Suddenly, the language changed and social media moved on from productivity to the fear of weight gain. People began to use the term Quarantine 15 or the COVID 19, referring to the weight they were gaining during the pandemic. On this topic, Lauren Muhlheim, author of When Your Teen Has an Eating Disorder: Practical Strategies to Help Your Teen Recover from Anorexia, Bulimia, and Binge Eating reminded USA Today of this: "Eating during a pandemic is normal and gaining weight during a pandemic is fine."

Even still, videos of girls sharing how they're avoiding weight gain started popping up on Mary's TikTok. And in the midst of those "What I Eat in a Day" videos, came some that Mary wished never appeared on her "For You Page."

"I have a specific memory of the first time I saw a video about eating disorders on TikTok." For Mary, this was concerning. While she has gone through therapy and has learned ways to deal with her disorders, she recognized that there are people who don't have those coping skills and seeing those videos "could really mess them up."

Regardless of what's appearing on your "For You Page," you're still seeing dancing videos and shareable memes that the platform has become known for. Just like with Instagram, many of these videos show an idealized life, complete with the "perfect" body, relationship, or job. Lives that might make your feel less than in comparison. In the wellbeings.com study referenced above, 44.4% of respondents said that social media had a negative effect on their day-to-day mental health.

This all comes as TikTok continues to grow in popularity. As of July 2020, the app has over 800 million monthly users and 41% of them are between the ages of 16 and 24. Professor Heather Widdows from the University of Birmingham explained the increased use of social media during this time as people looking to it as "a life line of connectivity."

"It's the only way that a lot of interaction has happened so the dominance of it increases as does the need to be liked and be acknowledged on it because you're not being acknowledged in other ways," she explained.

Claire Mysko, CEO of the National Eating Disorder Association, suggests being a bit more selective online. "We recommend that people with eating disorders be very intentional about who they follow on social media and not engage with those who can be triggers,” she told Healthline.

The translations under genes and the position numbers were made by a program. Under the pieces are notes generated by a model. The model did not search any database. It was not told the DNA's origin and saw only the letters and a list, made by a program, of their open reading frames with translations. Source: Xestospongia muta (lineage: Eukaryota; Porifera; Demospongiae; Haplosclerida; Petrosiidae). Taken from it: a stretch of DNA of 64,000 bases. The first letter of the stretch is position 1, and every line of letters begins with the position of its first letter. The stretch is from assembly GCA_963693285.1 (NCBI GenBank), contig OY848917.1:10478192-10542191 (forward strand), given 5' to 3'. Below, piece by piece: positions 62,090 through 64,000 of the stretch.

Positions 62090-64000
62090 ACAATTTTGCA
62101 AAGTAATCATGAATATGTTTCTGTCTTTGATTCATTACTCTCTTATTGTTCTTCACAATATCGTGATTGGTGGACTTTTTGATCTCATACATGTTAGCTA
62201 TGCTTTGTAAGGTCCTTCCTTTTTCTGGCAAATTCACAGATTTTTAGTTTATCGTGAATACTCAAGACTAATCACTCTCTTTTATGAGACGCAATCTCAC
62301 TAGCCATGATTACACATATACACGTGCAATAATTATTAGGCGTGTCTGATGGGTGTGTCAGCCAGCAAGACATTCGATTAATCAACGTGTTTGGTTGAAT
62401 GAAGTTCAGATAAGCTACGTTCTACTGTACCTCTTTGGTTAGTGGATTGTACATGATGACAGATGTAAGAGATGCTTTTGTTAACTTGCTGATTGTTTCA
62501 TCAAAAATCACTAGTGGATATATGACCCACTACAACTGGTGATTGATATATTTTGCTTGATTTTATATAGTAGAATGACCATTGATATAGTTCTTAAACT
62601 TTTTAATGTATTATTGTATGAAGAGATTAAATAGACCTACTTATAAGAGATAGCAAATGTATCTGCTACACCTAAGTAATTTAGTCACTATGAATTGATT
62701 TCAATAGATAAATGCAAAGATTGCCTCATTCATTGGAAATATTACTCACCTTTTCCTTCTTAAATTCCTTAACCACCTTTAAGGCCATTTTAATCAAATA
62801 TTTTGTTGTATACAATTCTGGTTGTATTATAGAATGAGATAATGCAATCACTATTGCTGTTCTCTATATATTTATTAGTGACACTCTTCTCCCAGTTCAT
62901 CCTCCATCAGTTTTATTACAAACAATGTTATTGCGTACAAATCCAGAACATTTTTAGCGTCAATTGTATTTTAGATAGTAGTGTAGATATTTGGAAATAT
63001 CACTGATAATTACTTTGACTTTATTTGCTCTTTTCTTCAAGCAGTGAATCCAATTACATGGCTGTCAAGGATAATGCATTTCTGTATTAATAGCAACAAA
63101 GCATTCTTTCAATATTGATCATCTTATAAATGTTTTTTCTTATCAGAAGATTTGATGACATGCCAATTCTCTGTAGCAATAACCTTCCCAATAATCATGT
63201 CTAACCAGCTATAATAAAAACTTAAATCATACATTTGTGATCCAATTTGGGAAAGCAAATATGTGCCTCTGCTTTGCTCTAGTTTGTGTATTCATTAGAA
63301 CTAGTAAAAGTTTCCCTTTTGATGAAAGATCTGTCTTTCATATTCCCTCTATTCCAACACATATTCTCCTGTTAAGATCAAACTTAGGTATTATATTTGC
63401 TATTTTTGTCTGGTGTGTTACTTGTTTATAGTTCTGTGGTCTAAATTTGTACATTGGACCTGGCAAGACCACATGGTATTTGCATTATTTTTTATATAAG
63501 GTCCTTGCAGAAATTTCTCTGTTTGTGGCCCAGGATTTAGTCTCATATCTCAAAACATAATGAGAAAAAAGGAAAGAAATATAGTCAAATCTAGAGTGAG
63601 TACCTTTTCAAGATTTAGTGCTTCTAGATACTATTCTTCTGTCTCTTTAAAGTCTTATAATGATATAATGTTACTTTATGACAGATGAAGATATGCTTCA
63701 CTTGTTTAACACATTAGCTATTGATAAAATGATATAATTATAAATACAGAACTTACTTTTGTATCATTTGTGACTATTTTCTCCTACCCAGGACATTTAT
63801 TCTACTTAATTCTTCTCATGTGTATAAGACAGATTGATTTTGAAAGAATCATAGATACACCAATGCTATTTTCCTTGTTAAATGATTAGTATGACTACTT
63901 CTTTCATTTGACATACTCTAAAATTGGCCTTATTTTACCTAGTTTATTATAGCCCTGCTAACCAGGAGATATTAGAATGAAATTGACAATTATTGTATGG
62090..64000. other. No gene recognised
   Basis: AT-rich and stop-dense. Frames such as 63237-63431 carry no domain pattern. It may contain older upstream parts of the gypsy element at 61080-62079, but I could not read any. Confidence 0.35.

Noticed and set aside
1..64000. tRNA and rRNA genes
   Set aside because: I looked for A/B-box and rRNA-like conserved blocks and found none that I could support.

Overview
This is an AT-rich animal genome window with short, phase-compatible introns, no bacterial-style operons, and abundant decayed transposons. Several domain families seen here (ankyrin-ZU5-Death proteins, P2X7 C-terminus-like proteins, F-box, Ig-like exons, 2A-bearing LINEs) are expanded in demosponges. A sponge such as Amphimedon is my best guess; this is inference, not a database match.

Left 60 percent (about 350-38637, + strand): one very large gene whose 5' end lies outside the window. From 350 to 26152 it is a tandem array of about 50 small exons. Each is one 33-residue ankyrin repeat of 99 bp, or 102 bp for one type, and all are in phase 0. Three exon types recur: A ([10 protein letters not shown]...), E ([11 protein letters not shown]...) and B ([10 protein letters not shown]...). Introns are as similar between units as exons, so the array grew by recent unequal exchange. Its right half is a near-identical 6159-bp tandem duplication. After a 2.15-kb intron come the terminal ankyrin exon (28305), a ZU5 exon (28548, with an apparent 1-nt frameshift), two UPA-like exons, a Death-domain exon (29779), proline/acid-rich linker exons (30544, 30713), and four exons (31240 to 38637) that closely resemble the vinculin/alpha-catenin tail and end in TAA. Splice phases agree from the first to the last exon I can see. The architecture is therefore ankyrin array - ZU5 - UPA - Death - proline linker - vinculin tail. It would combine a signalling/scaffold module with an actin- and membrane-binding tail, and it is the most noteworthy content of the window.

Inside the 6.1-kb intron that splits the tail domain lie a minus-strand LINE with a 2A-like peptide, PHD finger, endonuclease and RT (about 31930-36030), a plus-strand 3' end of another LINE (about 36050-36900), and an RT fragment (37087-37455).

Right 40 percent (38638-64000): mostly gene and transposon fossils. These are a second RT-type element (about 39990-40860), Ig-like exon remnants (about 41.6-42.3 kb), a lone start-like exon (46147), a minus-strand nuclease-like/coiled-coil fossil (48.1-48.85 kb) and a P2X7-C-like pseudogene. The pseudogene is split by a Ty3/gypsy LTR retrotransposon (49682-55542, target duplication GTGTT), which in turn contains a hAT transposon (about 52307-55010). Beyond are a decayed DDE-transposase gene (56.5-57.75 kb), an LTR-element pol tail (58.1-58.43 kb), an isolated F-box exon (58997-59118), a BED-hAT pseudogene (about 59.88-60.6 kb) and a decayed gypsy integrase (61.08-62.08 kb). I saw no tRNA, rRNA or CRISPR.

Smith agrees: hit that unfollow button. "Then, you don't have to see things you don't want to see," she said. "Instead, you can follow some people that might be really great for your recovery." As for TikTok, stick to your following feed, and give up on the "For You Page" if it's showcasing triggering content.

Facing Ourselves on Video

In our new world, video calls have replaced in-person activities and that hasn't come without consequences either.

"We're not used to seeing our faces in motion all the time," said Professor Widdows. "Normally, we get up in the morning, do a quick ten minutes in the mirror and dash off to go about our day." While we used to use our front-facing camera to make sure there's nothing on our face, now we are constantly looking at ourselves.

A video call is not like looking in the mirror, warns Professor Widdows. These calls produce a two-dimensional picture, unlike the three dimensional one you see in your reflection, making the image more artificial. There's also that fact that when you're looking in the mirror, most of the time, you're trying to look good. You're posing, smiling, showing off your good side. But when you're having a conversation with someone on a video call—be it Zoom, FaceTime, or any other app—you're not focused on the way you look, you're focused on engaging with a person. So, if you catch yourself in the corner of your eye while presenting your history project to the class, it may not feel like the most flattering moment.

Learning How to Adapt

It's unrealistic to think that we can avoid these new parts of our daily life, but luckily, the world is adapting. If you can't bare to see yourself on video all day and you find yourself picking out your flaws instead of actually paying attention to the lecture, hide yourself on the app. Click on those three little buttons near where you face appears on video calls and choose the "Hide Myself" option. Everyone else will still be able to see you, and your teacher will know that you're there, but you won't have to look at yourself throughout math class, and it will feel more like an authentic learning experience. If the platform you're using doesn't have that option, Smith suggests placing a sticky note over your view.

Photo credit: zoom
Photo credit: zoom

Therapy has adapted too. Now, in the wake of the pandemic, many therapists are moving their practices online, meaning getting help has become easier than ever. If you find yourself struggling in anyway during this time, speaking to a professional could help. Companies like BetterHelp and TalkSpace will match you with a counselor who you can talk to without having to leave your quarantine bubble.

And while there is no need to gain a hobby in quarantine (no matter what TikTok tells you), finding something that relaxes you can be a good way to cope with a disorder that has been heightened by the environment. Mary recently began bullet journaling and drawing. "It something that distracts me," she said.

Yes, we are all spending more time alone these days, and it's easy to feel isolated when your only form of interaction is across a computer or phone screen. But you are not alone in that feeling, and you are definitely not alone when it comes to the negative impact it may be having on you. "We don't need to experience this great improvement or achievement," Smith said. Right now, it's enough just to wake up everyday and move forward in this pandemic.

If you or someone you know is suffering from an eating disorder, please call the National Easting Disorders Association's hotline at 800-931-2237 or visit their website.